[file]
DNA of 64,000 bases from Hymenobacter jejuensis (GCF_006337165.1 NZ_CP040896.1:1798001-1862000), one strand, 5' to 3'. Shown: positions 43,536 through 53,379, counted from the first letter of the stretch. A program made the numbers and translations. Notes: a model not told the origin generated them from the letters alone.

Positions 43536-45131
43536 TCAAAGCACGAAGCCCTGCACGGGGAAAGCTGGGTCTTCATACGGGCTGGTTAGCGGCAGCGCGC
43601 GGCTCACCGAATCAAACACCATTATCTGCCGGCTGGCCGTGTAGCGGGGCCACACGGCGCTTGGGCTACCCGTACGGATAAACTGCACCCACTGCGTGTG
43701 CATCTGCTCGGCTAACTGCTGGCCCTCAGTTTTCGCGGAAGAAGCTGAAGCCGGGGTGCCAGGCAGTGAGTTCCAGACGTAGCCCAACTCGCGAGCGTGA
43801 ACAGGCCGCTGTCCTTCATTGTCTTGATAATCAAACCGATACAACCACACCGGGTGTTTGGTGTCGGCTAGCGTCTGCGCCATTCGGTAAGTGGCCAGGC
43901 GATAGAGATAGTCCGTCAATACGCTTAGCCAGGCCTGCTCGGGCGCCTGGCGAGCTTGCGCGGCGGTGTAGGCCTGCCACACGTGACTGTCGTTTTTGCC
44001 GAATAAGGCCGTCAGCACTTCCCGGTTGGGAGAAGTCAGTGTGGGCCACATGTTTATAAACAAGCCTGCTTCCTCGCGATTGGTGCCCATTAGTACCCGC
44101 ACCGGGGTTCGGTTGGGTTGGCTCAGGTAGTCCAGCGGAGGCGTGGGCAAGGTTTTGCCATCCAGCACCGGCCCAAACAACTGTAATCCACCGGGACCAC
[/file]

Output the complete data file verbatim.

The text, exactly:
DNA of 64,000 bases from Hymenobacter jejuensis (GCF_006337165.1 NZ_CP040896.1:1798001-1862000), one strand, 5' to 3'. Shown: positions 43,536 through 53,379, counted from the first letter of the stretch. A program made the numbers and translations. Notes: a model not told the origin generated them from the letters alone.

Positions 43536-45131
43536 TCAAAGCACGAAGCCCTGCACGGGGAAAGCTGGGTCTTCATACGGGCTGGTTAGCGGCAGCGCGC
43601 GGCTCACCGAATCAAACACCATTATCTGCCGGCTGGCCGTGTAGCGGGGCCACACGGCGCTTGGGCTACCCGTACGGATAAACTGCACCCACTGCGTGTG
43701 CATCTGCTCGGCTAACTGCTGGCCCTCAGTTTTCGCGGAAGAAGCTGAAGCCGGGGTGCCAGGCAGTGAGTTCCAGACGTAGCCCAACTCGCGAGCGTGA
43801 ACAGGCCGCTGTCCTTCATTGTCTTGATAATCAAACCGATACAACCACACCGGGTGTTTGGTGTCGGCTAGCGTCTGCGCCATTCGGTAAGTGGCCAGGC
43901 GATAGAGATAGTCCGTCAATACGCTTAGCCAGGCCTGCTCGGGCGCCTGGCGAGCTTGCGCGGCGGTGTAGGCCTGCCACACGTGACTGTCGTTTTTGCC
44001 GAATAAGGCCGTCAGCACTTCCCGGTTGGGAGAAGTCAGTGTGGGCCACATGTTTATAAACAAGCCTGCTTCCTCGCGATTGGTGCCCATTAGTACCCGC
44101 ACCGGGGTTCGGTTGGGTTGGCTCAGGTAGTCCAGCGGAGGCGTGGGCAAGGTTTTGCCATCCAGCACCGGCCCAAACAACTGTAATCCACCGGGACCAC